Craft Counsel blog post: A Lease, a Sublease and an Assignment of Lease: Does it Matter?
Posted on September 19, 2014
Yes, it certainly does. And each one is vastly different.
A regular lease defines a relationship between the brewer and the Landlord. All of the terms of the lease will govern the relationship. One such term that is in almost all leases is the “Assignment/Subleasing” clause which sets out the tenant’s rights to assign or sublease the premises.
A sublease is a direct relationship between an existing brewer/tenant and a new brewer and can be for part or all of the premises and term can be for any length of time (so long as it terminates on the day before the head lease terminates).
An assignment of lease must be for the entire premises and must be on the terms of the Head Lease unless the Head Lease is modified. Therefore, without a modification of the Head Lease, rent, area of premises, term, etc. cannot be modified to suit the needs of the existing Tenant and prospective Tenant.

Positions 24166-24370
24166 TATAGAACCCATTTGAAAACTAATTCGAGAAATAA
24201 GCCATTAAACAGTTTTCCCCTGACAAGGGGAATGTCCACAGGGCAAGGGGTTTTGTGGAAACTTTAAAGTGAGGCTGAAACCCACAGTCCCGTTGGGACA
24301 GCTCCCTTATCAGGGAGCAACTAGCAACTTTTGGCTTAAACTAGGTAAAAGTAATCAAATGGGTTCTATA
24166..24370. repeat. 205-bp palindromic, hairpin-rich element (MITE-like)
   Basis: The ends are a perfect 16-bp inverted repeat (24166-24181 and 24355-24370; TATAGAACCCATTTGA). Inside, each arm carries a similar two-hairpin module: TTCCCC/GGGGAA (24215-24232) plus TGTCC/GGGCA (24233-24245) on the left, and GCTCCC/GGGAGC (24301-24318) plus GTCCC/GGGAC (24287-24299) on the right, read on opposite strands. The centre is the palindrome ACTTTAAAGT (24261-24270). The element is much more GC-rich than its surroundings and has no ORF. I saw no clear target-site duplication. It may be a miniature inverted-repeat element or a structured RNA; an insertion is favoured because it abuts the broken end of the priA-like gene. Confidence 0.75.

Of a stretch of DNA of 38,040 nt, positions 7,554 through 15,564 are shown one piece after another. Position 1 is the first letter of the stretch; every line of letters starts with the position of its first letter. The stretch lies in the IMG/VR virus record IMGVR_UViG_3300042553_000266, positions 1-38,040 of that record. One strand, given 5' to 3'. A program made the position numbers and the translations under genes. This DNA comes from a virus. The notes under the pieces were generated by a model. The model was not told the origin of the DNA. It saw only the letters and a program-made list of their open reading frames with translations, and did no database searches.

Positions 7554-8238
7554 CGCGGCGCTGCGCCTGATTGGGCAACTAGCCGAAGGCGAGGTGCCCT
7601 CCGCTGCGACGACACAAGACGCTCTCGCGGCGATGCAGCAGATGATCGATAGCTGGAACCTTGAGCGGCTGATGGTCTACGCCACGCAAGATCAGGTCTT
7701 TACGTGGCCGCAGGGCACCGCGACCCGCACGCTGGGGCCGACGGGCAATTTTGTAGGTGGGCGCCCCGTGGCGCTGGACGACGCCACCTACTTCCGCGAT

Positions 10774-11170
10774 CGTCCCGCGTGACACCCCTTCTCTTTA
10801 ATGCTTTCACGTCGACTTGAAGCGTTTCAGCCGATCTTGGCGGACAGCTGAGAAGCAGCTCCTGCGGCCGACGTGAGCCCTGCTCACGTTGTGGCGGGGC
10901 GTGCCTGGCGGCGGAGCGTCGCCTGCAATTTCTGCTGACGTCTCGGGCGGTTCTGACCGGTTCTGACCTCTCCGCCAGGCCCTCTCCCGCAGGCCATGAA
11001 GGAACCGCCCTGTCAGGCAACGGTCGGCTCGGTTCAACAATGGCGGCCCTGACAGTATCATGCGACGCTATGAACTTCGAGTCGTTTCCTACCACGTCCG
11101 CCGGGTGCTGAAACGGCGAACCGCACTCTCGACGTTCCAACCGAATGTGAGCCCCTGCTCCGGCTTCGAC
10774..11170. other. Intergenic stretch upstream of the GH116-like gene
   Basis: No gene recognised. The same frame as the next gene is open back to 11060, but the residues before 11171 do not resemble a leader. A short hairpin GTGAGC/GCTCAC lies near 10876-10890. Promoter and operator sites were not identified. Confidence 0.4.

With both an assignment of lease and sublease, the Head Lease may extinguish certain rights of the brewer under the Head Lease, including the right to extend or renew. Careful attention should also be paid to the language of the sublease or assignment agreement and, if drafted separately, the Landlord’s consent.
Lastly, regardless of what you call your document, it is the legal effect of the document that matters. If it looks like a saison and tastes like a saison, calling it a porter will not make it a porter – it will still be a saison.
For leasing articles on the Craft Counsel blog, click here.
The information in this post is for general information and guidance on leasing matters, as at September, 2014, in British Columbia. Such information is provided without any knowledge regarding your identity or specific circumstances. Richards Buell Sutton LLP cannot be held liable for any errors or inconsistencies. This information is not to be construed as legal advice. Due to the general nature of the post it cannot be relied upon by you. You are urged to consult with a lawyer before acting in any manner on the information contained in this post.